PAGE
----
In an earlier post, and more expansively in my column last week in The Star, I wrote about the touch-and-go status of the Republican Party referendum challenging the Citizens Redistricting Commission's Senate district maps -- and whether supporters will be able to argue before the Supreme Court next month that their ballot measure is "likely to qualify."
Since last week column's was written, several counties -- including Ventura -- have competed their random counts of signatures. It's been mostly good news for the referendum's backers. Bolstered by an 82.9 percent validity rate in San Diego County, the statewide validity rate now stands at 73.32 percent -- slightly above the 72.6 rate they would need to argue with a straight face that their measure is likely to qualify. Ventura County's totals didn't help the cause; only 69.4 percent of the 17,768 signatures filed in Ventura County were deemed to be valid after a check of a random sample.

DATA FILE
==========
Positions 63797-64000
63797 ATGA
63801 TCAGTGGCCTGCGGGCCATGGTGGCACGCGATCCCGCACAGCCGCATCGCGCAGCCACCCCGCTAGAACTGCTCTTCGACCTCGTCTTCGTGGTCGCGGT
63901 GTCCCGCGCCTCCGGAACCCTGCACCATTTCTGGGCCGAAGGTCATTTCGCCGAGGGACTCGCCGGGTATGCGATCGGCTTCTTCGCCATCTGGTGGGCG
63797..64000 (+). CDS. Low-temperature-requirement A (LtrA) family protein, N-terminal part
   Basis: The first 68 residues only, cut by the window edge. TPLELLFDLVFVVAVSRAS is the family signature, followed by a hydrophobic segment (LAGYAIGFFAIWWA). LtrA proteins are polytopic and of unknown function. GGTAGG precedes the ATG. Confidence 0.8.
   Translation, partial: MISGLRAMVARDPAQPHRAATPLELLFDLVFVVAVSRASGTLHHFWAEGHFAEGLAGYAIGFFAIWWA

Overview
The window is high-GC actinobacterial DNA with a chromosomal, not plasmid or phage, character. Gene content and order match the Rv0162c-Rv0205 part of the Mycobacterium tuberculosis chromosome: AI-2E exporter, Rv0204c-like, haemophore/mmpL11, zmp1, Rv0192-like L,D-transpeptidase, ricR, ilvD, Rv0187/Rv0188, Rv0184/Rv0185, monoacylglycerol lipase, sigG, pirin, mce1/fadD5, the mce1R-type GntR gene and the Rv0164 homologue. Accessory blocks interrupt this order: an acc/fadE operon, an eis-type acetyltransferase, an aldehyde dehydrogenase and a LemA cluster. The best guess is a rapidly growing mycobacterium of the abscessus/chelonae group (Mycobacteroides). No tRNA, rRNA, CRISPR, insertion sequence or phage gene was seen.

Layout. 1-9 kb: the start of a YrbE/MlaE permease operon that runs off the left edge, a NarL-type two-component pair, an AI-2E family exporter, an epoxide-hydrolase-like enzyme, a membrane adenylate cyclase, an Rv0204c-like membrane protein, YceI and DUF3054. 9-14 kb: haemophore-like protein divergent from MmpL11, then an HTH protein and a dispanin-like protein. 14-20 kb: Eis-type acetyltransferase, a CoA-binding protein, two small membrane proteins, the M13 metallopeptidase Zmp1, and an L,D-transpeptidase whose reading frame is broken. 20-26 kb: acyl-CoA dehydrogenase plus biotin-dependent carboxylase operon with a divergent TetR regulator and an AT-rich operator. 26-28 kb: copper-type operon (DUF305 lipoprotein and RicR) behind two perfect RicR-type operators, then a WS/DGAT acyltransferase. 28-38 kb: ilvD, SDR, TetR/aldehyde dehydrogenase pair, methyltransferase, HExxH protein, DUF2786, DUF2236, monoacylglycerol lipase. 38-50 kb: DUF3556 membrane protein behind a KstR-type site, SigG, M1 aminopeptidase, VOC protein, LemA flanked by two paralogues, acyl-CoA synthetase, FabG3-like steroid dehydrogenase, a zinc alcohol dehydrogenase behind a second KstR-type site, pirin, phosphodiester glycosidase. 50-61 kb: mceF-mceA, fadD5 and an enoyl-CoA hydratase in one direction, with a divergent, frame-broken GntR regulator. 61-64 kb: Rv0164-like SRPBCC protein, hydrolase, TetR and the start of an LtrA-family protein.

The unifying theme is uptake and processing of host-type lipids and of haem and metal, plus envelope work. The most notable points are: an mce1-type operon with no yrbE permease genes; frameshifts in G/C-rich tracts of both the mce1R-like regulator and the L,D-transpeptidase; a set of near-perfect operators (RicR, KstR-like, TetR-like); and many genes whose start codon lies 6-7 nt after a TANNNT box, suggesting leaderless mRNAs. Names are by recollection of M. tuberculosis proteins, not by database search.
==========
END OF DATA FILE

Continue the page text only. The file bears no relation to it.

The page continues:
Counties must compete their random counts by Jan. 10. It will all come down to the remaining four large Southern California counties -- Los Angeles, Orange, San Bernardino and Riverside. About 327,000 of the measure's 709,000 signatures -- or nearly half -- came from those four counties.